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Cost effectiveness

“The federal prison population has risen dramatically over the past few decades, as more people are sentenced to prison and for longer terms. The result? Dangerously overcrowded facilities and an increasing expense to taxpayers. In [this] new Urban Institute report, the authors project the population and cost savings impact of a variety of strategies designed to reduce the inmate population without compromising public safety. They find that the most effective approach is a combination of strategies, including early release for current prisoners and reducing the length of stay for future offenders, particularly those convicted of drug trafficking.” Sections of this publication following an executive summary include: introduction to the impact of federal prison growth; understanding the federal prison population and drivers of growth—the main drivers being who goes to prison and for how long; policy options to ease growth and reduce costs—front-end changes and back-end changes; and conclusion.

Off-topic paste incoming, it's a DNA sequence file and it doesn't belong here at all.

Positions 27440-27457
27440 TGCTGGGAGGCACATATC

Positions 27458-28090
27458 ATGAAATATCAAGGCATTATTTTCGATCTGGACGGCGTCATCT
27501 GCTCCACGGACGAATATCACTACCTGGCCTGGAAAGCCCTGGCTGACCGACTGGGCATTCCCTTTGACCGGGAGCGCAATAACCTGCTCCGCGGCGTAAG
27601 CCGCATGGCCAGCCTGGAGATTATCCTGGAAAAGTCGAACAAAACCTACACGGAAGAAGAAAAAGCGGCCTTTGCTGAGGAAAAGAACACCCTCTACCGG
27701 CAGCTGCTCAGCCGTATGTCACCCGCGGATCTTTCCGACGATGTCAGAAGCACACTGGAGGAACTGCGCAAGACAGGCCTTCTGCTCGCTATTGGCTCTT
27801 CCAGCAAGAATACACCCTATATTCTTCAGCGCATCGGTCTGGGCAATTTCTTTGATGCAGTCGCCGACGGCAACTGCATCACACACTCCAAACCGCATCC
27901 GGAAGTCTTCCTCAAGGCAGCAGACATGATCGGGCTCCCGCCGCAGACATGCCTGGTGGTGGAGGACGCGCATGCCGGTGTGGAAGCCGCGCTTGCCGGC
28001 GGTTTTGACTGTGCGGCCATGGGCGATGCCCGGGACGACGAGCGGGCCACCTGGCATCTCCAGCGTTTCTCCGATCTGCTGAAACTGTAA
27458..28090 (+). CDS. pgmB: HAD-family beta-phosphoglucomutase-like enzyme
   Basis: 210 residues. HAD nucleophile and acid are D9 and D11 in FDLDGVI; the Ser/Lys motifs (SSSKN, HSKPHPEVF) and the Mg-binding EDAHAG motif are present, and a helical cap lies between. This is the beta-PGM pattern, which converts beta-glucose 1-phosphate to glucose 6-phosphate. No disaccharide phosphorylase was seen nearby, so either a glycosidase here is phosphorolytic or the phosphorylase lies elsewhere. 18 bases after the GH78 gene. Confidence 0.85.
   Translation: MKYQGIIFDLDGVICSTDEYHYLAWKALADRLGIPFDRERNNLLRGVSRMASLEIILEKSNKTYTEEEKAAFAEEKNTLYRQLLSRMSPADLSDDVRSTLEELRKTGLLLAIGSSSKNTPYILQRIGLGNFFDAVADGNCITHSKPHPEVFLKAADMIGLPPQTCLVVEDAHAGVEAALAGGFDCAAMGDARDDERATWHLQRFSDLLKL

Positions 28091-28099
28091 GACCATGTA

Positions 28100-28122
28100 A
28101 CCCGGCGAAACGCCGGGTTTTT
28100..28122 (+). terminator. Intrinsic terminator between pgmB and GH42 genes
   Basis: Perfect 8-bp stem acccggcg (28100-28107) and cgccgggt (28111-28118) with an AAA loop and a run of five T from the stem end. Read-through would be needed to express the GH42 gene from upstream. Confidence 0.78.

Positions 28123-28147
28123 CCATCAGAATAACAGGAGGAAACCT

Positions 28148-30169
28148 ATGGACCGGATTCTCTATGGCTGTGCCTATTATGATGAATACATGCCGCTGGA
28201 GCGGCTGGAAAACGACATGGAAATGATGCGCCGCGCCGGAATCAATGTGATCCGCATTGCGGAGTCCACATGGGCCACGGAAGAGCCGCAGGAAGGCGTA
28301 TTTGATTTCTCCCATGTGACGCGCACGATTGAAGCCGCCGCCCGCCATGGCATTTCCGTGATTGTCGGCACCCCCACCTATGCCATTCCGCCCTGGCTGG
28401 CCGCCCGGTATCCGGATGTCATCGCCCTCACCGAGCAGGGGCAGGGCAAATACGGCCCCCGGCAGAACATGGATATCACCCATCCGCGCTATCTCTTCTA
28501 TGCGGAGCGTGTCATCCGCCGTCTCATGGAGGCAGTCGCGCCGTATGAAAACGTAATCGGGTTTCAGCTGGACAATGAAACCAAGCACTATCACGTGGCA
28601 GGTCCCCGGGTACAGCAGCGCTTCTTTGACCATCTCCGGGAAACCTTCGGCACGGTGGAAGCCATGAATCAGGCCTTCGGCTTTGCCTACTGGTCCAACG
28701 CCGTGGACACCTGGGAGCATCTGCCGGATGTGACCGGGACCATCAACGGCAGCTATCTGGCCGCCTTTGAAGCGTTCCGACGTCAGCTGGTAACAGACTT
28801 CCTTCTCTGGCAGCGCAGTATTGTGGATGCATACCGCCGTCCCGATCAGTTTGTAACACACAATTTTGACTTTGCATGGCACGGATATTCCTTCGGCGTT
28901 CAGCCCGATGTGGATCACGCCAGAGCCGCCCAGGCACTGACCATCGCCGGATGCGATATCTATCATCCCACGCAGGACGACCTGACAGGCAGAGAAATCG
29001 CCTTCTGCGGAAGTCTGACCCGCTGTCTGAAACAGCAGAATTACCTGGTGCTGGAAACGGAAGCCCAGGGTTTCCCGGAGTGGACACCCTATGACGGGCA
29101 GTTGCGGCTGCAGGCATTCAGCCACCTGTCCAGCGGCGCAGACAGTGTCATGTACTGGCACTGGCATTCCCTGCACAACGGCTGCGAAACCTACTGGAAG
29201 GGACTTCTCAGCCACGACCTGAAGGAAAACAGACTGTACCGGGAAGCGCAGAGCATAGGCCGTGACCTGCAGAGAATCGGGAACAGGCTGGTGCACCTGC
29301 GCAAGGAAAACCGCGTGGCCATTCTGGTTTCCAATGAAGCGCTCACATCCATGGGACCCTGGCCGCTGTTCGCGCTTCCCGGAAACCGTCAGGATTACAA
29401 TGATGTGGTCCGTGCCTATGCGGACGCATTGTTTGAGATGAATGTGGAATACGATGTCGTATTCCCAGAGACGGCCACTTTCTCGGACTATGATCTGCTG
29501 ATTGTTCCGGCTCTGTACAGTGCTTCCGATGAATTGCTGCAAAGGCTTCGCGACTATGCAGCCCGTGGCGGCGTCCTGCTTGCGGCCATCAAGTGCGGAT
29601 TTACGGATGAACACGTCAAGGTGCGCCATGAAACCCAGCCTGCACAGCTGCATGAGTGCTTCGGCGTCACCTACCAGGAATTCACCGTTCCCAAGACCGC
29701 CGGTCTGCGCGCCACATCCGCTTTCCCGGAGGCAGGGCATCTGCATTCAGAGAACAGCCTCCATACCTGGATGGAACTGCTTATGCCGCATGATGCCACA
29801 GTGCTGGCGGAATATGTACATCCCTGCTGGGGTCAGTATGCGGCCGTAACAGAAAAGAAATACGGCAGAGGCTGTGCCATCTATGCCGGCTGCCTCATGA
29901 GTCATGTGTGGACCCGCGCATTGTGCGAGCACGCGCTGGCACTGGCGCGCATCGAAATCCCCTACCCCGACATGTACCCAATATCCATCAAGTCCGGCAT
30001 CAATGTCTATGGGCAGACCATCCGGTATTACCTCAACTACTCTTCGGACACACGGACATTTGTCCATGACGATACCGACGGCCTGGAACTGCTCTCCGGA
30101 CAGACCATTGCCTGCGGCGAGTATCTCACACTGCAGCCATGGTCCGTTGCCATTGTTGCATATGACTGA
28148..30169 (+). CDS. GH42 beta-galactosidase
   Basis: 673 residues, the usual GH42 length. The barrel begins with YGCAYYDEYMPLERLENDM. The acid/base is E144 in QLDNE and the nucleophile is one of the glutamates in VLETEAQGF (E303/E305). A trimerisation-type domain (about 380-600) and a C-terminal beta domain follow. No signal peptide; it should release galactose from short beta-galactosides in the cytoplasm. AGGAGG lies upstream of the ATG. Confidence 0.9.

Stemming the Tide Cover

The development and implementation of an analytical tool that helps states determine which evidence-based practices are most cost effective in preventing crime and lowering correctional costs. “The project’s overall goal is to use the best information available to identify sentencing and corrections policies that can help states protect public safety and control taxpayer costs. To accomplish this goal, we have constructed a benefit-cost “investment” model that estimates crime and fiscal outcomes of different combinations of public policies” (p. 1). Sections of this report that follow a summary include: background; project element 1—development of the sentencing tool; project element 2—application of the tool to Washington’s policy process; and project element 3—software development and next steps.

WSIPP's Benefit-Cost Tool for States: Examining Policy Options in Sentencing and Corrections Cover

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